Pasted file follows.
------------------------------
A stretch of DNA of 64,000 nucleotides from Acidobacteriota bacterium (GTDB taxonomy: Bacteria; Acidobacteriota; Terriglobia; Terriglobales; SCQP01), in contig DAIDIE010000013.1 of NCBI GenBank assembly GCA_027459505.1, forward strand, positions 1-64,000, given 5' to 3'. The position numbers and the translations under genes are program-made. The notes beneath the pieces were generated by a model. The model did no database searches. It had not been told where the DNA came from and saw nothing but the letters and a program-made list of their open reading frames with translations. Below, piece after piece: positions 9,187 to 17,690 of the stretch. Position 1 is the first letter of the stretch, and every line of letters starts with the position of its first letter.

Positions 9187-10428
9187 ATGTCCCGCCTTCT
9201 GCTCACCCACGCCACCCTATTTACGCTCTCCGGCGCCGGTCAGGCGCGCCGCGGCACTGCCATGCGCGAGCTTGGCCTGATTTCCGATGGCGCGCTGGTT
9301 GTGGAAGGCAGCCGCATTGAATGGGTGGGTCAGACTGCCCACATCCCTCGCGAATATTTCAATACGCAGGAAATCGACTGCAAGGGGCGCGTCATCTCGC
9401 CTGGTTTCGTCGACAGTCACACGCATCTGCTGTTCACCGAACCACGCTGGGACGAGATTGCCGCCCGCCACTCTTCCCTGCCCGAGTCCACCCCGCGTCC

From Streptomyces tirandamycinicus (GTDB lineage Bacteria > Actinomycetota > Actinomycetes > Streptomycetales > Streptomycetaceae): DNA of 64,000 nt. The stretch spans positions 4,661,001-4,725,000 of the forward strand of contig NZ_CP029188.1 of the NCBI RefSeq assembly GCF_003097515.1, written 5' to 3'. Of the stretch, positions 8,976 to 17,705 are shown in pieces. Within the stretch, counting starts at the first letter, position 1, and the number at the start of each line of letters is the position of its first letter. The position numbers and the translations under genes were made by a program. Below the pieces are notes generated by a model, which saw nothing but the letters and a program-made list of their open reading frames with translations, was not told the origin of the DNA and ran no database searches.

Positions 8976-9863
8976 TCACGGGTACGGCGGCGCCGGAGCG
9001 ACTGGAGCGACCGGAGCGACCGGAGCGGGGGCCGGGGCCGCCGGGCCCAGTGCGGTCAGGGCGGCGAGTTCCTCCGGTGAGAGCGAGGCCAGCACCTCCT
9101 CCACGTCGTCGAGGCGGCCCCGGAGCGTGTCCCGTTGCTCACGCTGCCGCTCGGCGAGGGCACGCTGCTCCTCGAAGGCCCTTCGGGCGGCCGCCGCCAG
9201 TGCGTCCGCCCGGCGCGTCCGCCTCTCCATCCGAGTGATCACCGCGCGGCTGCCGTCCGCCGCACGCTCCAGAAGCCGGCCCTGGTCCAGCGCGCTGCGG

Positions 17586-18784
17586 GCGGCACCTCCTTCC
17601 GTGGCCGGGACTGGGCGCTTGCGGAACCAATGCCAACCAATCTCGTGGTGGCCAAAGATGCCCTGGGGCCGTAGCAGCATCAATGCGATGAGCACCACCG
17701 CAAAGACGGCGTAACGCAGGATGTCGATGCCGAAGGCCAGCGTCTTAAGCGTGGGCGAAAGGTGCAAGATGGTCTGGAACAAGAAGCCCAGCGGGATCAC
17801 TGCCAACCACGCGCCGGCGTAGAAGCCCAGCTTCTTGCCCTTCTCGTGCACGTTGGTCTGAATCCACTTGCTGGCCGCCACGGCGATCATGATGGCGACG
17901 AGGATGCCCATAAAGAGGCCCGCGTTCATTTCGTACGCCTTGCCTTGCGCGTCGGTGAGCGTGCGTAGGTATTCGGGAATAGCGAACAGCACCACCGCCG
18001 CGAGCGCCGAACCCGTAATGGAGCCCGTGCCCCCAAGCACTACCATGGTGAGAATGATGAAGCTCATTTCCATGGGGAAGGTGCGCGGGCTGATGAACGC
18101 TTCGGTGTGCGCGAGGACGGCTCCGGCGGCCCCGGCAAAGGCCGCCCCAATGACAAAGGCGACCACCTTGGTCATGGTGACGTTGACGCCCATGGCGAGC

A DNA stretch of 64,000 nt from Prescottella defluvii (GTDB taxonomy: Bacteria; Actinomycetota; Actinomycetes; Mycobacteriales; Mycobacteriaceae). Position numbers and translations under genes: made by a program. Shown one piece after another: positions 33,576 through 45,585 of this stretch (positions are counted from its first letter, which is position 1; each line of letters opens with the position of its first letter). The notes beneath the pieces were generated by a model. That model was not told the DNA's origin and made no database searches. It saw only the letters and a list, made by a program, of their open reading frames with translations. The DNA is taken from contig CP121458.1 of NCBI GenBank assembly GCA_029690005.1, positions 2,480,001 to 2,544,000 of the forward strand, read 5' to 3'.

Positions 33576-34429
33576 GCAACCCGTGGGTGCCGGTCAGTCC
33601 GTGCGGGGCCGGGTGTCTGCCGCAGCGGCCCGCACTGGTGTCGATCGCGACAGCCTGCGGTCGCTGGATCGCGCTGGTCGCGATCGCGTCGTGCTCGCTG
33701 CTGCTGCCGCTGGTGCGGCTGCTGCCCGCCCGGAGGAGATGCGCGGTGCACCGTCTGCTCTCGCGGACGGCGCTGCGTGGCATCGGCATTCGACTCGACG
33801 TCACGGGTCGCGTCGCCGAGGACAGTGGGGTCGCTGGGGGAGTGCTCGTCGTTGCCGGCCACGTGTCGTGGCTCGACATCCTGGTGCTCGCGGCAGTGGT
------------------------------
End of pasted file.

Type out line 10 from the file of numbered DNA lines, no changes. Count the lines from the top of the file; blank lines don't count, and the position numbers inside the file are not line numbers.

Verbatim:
9001 ACTGGAGCGACCGGAGCGACCGGAGCGGGGGCCGGGGCCGCCGGGCCCAGTGCGGTCAGGGCGGCGAGTTCCTCCGGTGAGAGCGAGGCCAGCACCTCCT